National Gallery of Art acquires prints by 50 artists from the Brandywine Workshop and Archives

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National Gallery of Art acquires prints by 50 artists from the Brandywine Workshop and Archives
John Thomas Biggers, Family Ark Triptych (Color), 1992. Color offset lithograph on three sheets of wove paper. Overall: 74.6 x 125.8 cm (29 3/8 x 49 1/2 in.) sheet (.a): 74.5 x 35.6 cm (29 5/16 x 14 in. sheet (.b): 74.5 x 54.8 cm (29 5/16 x 21 9/16 in.) sheet (.c): 74.6 x 35.4 cm (29 3/8 x 13 15/16 in.) National Gallery of Art, Washington. Gift of Funds from the Roy Lichtenstein Foundation 2023.22.7.a-c

NEW YORK, NY.- In honor of the 50th anniversary of the Brandywine Workshop and Archives in Philadelphia, the National Gallery of Art has acquired a selection of more than 100 prints created there by 50 artists over its 50-year history. Made possible by a generous gift of funds from the Roy Lichtenstein Foundation, this acquisition underscores the workshop’s stylistic and conceptual reach—among the themes explored by BWA artists are cultural identity, political and social issues, portraiture, and landscape, as well as patterning and pure abstraction. Not only do these prints broaden the National Gallery’s representation of works created in seminal printing workshops in the United States, they also enhance the collection by increasing the diversity of the artists it represents.

“The range of artists’ voices and approaches to image making represented in this selection speaks not only to the Brandywine Workshop’s collaborative environment, but also to the increasingly pluralistic character of contemporary art,” said Shelley Langdale, curator and head of the department of modern prints and drawings at the National Gallery of Art, Washington.

“The Roy Lichtenstein Foundation is delighted that we’ve been asked to fund this acquisition. Many of these artists are known to us and, as our mission is to facilitate public access to art and artists of Roy Lichtenstein’s time, this seemed a good fit, both for the National Gallery, the artists, and for the future of the Brandywine Print Workshop,” said Jack Cowart, executive director of the Roy Lichtenstein Foundation.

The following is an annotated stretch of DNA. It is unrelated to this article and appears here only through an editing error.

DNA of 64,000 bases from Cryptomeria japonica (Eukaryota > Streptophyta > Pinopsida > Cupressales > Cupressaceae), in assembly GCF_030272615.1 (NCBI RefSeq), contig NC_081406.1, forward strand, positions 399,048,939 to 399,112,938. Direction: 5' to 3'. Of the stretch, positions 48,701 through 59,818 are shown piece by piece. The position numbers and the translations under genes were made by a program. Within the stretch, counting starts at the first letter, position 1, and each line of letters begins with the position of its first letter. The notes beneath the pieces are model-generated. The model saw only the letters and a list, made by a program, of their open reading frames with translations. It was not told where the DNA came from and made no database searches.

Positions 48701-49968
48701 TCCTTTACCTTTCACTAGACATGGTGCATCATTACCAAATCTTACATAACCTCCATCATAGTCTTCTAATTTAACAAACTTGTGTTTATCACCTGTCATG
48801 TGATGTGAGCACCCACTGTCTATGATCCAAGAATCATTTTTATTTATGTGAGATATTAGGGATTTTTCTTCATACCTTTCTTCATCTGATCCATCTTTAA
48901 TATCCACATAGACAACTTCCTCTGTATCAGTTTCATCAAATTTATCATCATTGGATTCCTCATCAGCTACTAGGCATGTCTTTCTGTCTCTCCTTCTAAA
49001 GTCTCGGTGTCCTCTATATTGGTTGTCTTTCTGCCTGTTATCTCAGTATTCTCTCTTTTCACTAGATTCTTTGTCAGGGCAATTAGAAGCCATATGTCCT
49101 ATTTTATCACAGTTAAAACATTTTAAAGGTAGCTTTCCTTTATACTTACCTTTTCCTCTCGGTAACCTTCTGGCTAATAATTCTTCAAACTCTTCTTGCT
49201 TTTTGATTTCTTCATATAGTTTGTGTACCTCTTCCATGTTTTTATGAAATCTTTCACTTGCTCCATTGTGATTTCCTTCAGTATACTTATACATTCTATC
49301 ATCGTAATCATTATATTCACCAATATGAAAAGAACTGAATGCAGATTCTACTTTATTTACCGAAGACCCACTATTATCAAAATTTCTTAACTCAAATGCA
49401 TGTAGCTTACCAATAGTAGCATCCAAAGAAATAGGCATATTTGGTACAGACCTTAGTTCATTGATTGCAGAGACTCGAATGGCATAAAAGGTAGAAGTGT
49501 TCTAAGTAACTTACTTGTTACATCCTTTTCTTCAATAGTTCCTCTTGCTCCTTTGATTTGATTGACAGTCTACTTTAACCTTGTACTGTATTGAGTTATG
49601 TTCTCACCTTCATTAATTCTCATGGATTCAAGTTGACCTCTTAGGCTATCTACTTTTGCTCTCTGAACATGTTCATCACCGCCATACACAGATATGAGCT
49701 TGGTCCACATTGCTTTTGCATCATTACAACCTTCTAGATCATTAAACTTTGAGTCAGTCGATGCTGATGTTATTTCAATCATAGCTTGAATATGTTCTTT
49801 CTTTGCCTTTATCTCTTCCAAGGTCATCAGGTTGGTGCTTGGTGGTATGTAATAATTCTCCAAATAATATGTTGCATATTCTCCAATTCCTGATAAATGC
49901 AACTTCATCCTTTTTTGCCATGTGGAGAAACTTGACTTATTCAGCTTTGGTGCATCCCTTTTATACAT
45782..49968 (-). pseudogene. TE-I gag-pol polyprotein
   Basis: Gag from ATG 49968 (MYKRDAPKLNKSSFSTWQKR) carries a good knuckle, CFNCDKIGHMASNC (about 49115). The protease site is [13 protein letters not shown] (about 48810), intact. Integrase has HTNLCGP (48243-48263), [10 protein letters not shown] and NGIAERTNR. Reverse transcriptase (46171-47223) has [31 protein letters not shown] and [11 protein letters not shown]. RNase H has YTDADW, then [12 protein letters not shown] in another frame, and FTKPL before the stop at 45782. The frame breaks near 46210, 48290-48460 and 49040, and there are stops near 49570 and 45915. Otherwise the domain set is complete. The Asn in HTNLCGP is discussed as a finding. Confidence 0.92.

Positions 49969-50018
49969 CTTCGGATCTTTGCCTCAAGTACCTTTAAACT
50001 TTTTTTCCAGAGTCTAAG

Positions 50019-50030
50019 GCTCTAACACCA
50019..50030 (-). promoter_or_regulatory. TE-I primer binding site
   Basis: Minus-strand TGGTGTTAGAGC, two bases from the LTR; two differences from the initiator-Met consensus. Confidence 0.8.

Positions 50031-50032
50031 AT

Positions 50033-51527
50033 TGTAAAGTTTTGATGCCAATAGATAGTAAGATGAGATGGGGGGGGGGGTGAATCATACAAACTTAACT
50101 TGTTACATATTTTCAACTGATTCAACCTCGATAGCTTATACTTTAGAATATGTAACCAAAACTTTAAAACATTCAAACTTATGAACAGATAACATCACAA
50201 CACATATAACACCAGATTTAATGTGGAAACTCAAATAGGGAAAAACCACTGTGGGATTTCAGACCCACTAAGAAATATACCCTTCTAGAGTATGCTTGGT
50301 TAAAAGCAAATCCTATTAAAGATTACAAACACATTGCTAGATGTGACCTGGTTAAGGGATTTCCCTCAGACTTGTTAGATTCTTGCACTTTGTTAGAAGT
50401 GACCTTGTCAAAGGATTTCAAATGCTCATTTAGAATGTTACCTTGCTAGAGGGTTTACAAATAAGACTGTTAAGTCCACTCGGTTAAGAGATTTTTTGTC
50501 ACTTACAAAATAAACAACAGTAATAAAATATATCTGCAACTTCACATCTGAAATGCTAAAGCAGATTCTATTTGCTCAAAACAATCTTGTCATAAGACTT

Over the last two decades the foundation has been a generous donor to the National Gallery’s modern and contemporary art program. In addition to providing funds for works of art, the foundation supported the publication that accompanied the groundbreaking 2022 exhibition The Double: Identity and Difference in Art Since 1900.

Since its founding in 1972 by Philadelphia artist Allan Edmunds (b. 1949), the BWA has become recognized internationally as a center for printmaking. Its creation coincided with a resurgence of printmaking in the United States that had begun in the 1960s as newly established workshops across the country encouraged artists to explore the potential of this medium. There was also a growing awareness of how the breadth of the nation’s cultural heritage might shape a new “American” identity, a sentiment reflected in the artists who created prints at the workshop.

Over the years, the diversity-driven BWA has developed a wide range of programs, including artist residencies and exchanges, exhibitions, lectures, and mural and video projects, with a particular focus on producing and sharing art that inspires and connects communities around the globe. To date, the BWA has sponsored over 300 residencies for artists from 35 states and 15 countries and has toured exhibitions to more than 25 cities in Europe, the Middle East, Africa, Latin America, and the United States.

Additionally, the BWA stewards a remarkable collection of prints comprising not only those made at the workshop but also works donated by artists and other printmaking workshops such as Self-Help Graphics in Los Angeles and the Robert Blackburn Printmaking Workshop in New York. These prints are used for exhibitions and teaching and serve as inspiration for visiting printmakers during their residencies. The BWA continues to organize exhibitions, to encourage experimentation, and to serve as a technical facilitator of artists’ ideas both in its current home on South Broad Street—Philadelphia’s Avenue of the Arts—as well as off-site, engaging artists in collaborations with local printmaking facilities at Drexel University and Dos Tres Press, among others.

With this acquisition, the National Gallery adds 39 new artists to the collection and enhances holdings of many artists who are already represented. Highlights of prints by new artists include Telling Many Magpies, Telling Black Wolf, Telling Hachivi (1989), an homage to indigenous oral history traditions by Edgar Heap of Birds (Cheyenne and Arapaho Nations), an artist, activist, and professor who is particularly celebrated for his public artworks; Confused Paradi(c)e (1996) by the renowned artist Juan Sánchez (born in Brooklyn, of Puerto Rican descent), whose work focuses on questions of ethnic, racial, and national identity; and the intensely colored Caribbean Dreams (2001) by E. J. Montgomery, the multimedia abstract artist, influential curator, and international program developer for the distinguished Arts America Program of the United States Information Agency. Also of note is the screenprint Wissahickon (1975), which now joins other works in the National Gallery’s collection by Sam Gilliam, a preeminent artist who lived and worked in Washington, DC. Gilliam played a key role at the BWA as both artist and advisor, making prints there over many years and having the distinction of being its first artist in residence in 1975, when he created Wissahickon.

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